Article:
Biden's comments downplaying China threat to U.S. fire up pols on both sides

“China is going to eat our lunch? Come on, man,” the former vice president said in Iowa, drawing the ire of lawmakers like Bernie Sanders and Mitt Romney.
Image: Joe Biden
Joe Biden at a rally in Des Moines, Iowa, on Wednesday.Charlie Neibergall / AP

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By Adam Edelman

Democratic presidential candidate Joe Biden said Wednesday night that China was “not competition” for the U.S., prompting blowback from prominent members of both political parties.

At an event in Iowa City, Biden was explaining why he believes concerns that China could eventually surpass the U.S. as a world superpower and economic force are overstated.

“China is going to eat our lunch? Come on, man,” the former vice president said.

“I mean, you know, they’re not bad folks, folks. But guess what? They’re not competition for us,” he added.

Biden said that the problems facing China are far greater than those facing the United States and that he didn't know a “single solitary” world leader who would prefer to deal with China’s challenges over America’s.

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“They can’t even figure out how to deal with the fact that they have this great division between the China Sea and the mountains in the east, I mean the west,” Biden said without elaborating further, in an apparent reference to the South China Sea. “They can’t figure out how they’re going to deal with the corruption that exists within the system."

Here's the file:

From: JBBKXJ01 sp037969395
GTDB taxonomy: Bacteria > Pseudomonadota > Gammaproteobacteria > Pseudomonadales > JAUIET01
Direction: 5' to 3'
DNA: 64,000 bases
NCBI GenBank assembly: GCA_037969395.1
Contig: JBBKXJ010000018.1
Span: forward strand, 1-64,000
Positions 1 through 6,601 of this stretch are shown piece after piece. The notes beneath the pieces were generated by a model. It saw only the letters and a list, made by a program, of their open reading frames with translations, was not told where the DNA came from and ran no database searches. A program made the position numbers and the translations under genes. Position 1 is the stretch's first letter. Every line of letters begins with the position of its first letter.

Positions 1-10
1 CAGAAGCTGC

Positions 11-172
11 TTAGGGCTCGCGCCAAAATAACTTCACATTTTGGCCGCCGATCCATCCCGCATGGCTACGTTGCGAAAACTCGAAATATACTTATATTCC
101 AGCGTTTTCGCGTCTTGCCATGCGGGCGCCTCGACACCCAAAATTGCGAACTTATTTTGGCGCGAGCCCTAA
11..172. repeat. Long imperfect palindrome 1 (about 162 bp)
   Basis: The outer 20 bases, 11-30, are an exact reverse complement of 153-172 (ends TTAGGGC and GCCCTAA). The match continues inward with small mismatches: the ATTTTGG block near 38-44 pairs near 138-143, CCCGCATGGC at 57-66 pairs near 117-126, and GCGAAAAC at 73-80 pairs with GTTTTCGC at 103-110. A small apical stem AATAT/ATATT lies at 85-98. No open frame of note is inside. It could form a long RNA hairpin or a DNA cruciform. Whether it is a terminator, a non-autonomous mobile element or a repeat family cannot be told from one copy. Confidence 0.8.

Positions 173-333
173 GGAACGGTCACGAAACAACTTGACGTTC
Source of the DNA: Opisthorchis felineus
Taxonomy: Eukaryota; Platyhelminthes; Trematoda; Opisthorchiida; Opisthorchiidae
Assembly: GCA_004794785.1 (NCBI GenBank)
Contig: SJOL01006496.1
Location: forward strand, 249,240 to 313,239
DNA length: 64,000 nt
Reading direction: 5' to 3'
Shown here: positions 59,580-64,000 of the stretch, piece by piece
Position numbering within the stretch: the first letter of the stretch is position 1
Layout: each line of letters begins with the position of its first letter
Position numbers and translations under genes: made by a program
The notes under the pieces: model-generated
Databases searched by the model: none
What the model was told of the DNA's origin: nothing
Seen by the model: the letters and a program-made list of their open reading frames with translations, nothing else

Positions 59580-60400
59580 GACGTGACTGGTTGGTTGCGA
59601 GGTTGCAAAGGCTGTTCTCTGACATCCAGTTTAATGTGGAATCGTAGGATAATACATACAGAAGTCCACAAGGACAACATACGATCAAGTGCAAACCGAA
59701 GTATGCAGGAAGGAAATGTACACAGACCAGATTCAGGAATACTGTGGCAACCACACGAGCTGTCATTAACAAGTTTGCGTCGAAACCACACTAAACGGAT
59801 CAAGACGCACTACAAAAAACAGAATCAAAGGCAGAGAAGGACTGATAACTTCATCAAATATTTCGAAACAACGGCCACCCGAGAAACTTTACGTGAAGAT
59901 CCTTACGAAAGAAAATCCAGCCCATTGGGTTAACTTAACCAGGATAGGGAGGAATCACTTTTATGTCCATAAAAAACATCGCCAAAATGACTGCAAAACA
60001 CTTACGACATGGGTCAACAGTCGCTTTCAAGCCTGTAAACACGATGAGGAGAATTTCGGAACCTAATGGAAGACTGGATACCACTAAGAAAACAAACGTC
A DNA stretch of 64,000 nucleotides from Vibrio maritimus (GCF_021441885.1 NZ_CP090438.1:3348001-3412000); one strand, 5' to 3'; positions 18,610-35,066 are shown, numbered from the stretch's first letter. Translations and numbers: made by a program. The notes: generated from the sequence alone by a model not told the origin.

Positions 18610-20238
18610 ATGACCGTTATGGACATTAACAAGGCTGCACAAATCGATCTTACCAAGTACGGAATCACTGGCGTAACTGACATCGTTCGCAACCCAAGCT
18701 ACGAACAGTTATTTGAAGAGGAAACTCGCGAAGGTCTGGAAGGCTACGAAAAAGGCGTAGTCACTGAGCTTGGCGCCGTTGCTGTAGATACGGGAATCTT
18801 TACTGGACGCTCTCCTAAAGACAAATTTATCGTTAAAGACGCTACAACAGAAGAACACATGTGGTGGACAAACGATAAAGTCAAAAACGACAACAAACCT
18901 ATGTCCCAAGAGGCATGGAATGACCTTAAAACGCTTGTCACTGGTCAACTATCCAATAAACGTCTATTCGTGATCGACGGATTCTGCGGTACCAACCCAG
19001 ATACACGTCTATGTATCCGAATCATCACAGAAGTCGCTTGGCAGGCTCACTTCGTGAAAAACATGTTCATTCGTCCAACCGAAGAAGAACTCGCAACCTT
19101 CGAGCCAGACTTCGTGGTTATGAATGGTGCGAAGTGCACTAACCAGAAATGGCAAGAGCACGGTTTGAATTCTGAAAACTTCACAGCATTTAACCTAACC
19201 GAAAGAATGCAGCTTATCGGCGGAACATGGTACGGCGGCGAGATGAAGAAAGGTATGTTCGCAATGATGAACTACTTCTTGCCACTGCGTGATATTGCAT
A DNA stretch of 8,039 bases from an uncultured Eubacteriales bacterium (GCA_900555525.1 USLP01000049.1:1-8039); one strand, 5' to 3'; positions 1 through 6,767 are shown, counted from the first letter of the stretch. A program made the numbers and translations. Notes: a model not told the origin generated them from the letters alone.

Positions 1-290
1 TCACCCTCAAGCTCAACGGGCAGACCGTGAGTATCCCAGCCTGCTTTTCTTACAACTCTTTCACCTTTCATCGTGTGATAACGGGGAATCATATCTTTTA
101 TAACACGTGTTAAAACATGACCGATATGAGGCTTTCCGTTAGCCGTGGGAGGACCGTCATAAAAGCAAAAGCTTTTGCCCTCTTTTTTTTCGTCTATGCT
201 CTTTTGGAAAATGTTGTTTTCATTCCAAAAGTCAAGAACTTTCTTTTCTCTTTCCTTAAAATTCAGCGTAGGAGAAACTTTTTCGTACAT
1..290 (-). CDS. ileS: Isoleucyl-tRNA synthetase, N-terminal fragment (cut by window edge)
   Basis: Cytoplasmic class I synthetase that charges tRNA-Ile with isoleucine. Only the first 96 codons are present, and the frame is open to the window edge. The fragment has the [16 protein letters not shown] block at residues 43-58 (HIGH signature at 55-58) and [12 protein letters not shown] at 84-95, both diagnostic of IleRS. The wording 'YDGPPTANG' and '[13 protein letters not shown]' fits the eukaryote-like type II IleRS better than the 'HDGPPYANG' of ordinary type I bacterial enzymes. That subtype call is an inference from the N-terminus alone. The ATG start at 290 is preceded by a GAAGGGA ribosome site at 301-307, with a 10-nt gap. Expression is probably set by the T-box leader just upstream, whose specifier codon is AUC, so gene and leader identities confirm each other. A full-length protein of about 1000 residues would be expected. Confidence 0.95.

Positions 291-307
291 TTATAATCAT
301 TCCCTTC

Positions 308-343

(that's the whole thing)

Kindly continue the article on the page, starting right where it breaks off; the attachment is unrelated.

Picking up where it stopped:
China has the world’s second-largest economy, and many prominent figures in business, politics and academia have long expressed concern that the communist country’s rise makes it a serious competitor to the United States for global influence.

In an interview on Fox News' "Special Report," President Donald Trump said Biden "is being very naive about China."

"China, during the Obama years in particular, just took advantage of our country so badly. Very, very big competition, China. I've stopped it. And I am stopping it," Trump said.

Biden’s comments immediately drew the ire of top lawmakers from both political parties.

“This will not age well,” tweeted Sen. Mitt Romney of Utah, the 2012 Republican presidential nominee, referring to another tweet quoting Biden’s remarks. Romney, during his 2012 run, had called China a top “geopolitical foe” of the United States.

Sen. Bernie Sanders, a Vermont independent who polls show is currently Biden’s toughest competition for the Democratic presidential nomination, tweeted that “it’s wrong to pretend that China isn’t one of our major economic competitors.”

“When we are in the White House, we will win that competition by fixing our trade policies,” Sanders added.

Alabama Republican Rep. Bradley Byrne, who is running for the Senate, tweeted “Joe is plain wrong and "China is absolutely a threat."

Biden, for his part, has used similar lines about China in the past.

"I want China to succeed. The idea that they're going to eat our lunch? They don't have enough energy, they don't have enough water,” he said in 2017.